We determine γ from the given data using the bisection method. Upper and
lower bounds are first determined from the spacing of the nodes, then the interval of
possible γ is bisected by interpolating each datapoint using other datapoints with our
method and comparing the actual residual f (xi ) − f˜(xi ) with Q∗ (xi ). In determining
the upper and lower bounds, we rely on the fact that the reciprocal of γ models
the smallest length scale of f . On the other hand, the possible length scales that
can be reconstructed from the finite number of datapoints are limited by the span
of the datapoints on one end and the Nyquist sampling theorem on the other end.
Specifically, we start the bisection with
γmin =
1
,
δmax
γmax =
π
,
δmin
where δmax and δmin are the maximum and minimum distances between any two
nodes. The interval [γmin , γmax ] is then bisected logarithmically at each step by γmid =
√
γmin γmax . With this γmid , for each i = 1, . . . , n, we use our interpolation scheme to
calculate f˜i (x) with all datapoints other than the one at xi . At this omitted point
xi , we then compare Q∗i calculated with (1.5) with the true residual ri = f˜i − f . The
bisection algorithm decides that γ < γmid if Q∗i (xi ), i = 1, . . . , n, are larger than the
true residuals, or γ > γmid otherwise. This choice is based on the observation that a
larger γ results in a larger Q∗i (xi ). Specifically, we set
n
γmax = γmid
if
1 ri (xi )2
<1,
n i=1 Q∗i (xi )
γmin = γmid
if
1 ri (xi )2
>1,
n i=1 Q∗i (xi )
n
or, when σi are nonzero,
γmax = γmid
if
γmin = γmid
if
(5.3)
2
˜
ˆ
n
1 fi (xi ) − f (xi )
<1,
n i=1
Q∗i (xi ) + σi2
2
˜
ˆ
n
1 fi (xi ) − f (xi )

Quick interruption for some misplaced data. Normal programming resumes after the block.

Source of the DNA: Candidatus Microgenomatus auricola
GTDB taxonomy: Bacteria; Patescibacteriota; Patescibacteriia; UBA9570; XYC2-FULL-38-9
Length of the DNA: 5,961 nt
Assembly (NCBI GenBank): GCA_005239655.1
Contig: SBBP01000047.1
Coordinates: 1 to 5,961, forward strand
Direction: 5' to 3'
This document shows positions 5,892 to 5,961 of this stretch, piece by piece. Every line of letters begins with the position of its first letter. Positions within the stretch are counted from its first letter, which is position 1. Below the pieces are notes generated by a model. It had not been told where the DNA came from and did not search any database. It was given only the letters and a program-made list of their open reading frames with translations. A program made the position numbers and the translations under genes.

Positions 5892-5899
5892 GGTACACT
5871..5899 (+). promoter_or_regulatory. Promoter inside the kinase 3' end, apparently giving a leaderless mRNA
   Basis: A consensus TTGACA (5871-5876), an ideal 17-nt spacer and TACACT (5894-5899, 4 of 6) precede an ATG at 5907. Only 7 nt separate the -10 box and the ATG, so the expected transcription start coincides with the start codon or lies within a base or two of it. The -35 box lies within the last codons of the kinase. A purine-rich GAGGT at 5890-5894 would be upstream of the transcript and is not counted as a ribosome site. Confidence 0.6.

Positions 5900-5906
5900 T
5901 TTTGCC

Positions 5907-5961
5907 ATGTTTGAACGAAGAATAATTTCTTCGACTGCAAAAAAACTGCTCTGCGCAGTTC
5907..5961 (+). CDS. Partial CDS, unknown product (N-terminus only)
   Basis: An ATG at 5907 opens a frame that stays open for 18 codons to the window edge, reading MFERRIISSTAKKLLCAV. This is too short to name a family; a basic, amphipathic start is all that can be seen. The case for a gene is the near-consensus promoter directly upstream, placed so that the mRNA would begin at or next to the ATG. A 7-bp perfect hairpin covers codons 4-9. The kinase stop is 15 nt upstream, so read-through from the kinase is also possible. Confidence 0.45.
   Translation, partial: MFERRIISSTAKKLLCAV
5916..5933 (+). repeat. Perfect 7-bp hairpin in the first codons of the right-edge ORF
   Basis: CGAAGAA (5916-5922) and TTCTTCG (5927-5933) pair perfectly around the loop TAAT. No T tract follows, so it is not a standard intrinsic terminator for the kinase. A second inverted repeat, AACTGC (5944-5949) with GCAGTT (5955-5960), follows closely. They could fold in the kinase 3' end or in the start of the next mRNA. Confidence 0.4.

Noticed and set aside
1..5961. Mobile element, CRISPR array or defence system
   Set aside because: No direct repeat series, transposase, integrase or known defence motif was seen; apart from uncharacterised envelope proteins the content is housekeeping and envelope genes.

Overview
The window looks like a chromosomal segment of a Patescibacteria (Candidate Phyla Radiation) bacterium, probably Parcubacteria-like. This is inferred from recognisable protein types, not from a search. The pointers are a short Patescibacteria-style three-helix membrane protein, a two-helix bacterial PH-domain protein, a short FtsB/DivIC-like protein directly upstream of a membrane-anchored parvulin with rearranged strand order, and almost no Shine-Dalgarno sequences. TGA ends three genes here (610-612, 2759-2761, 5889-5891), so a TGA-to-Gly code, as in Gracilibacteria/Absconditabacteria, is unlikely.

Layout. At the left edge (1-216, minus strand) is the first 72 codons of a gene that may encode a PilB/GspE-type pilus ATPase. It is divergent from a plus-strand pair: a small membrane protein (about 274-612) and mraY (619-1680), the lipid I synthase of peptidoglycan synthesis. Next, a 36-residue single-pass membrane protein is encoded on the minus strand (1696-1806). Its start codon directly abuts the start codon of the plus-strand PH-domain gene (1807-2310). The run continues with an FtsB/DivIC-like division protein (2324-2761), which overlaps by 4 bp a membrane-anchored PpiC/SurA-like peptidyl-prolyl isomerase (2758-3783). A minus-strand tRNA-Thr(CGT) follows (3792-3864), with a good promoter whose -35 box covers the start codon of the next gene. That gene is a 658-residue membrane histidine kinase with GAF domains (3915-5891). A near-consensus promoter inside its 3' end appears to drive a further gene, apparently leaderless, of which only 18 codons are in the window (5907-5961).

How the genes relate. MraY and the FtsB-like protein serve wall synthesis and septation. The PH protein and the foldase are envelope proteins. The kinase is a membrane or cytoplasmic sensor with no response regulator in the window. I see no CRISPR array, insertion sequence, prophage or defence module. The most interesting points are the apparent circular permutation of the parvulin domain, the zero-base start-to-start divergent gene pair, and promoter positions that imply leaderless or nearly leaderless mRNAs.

>1.
n i=1
Q∗i (xi ) + σi2
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4084
QIQI WANG, PARVIZ MOIN, AND GIANLUCA IACCARINO
The bisection continues until γmin and γmax are sufficiently close. We stop the bisection when
γmax
< Tγ
γmin
for some threshold Tγ . At this point, we use γmid as the estimation for the “roughness”
parameter γ. Through numerical experiments with several different functions, we
found that Tγ ≈ 1.1 is enough to produce very good results.
The parameter γ determines how aggressively the interpolant tries to achieve
polynomial accuracy. As can be seen from (4.1) with wk = βγ k , when γ is small,
high-order derivatives contribute more to the approximation error. In this case, the
interpolation is accurate on smooth functions such as lower-order polynomials, but
may produce very large errors if the function contains small length scales, which causes
its high-order derivatives to grow rapidly. As γ increases, the approximation error
results more and more from low-order derivatives. The interpolation becomes more
robust on oscillatory functions but less accurate on smooth functions.
To illustrate the effects of γ, Figures 5.1 and 5.2 plot the basis of the interpolant
for different values of γ on uniform and nonuniform grids. Both the uniform and
nonuniform grids consist of 7 nodes. The basis of the interpolant at each node is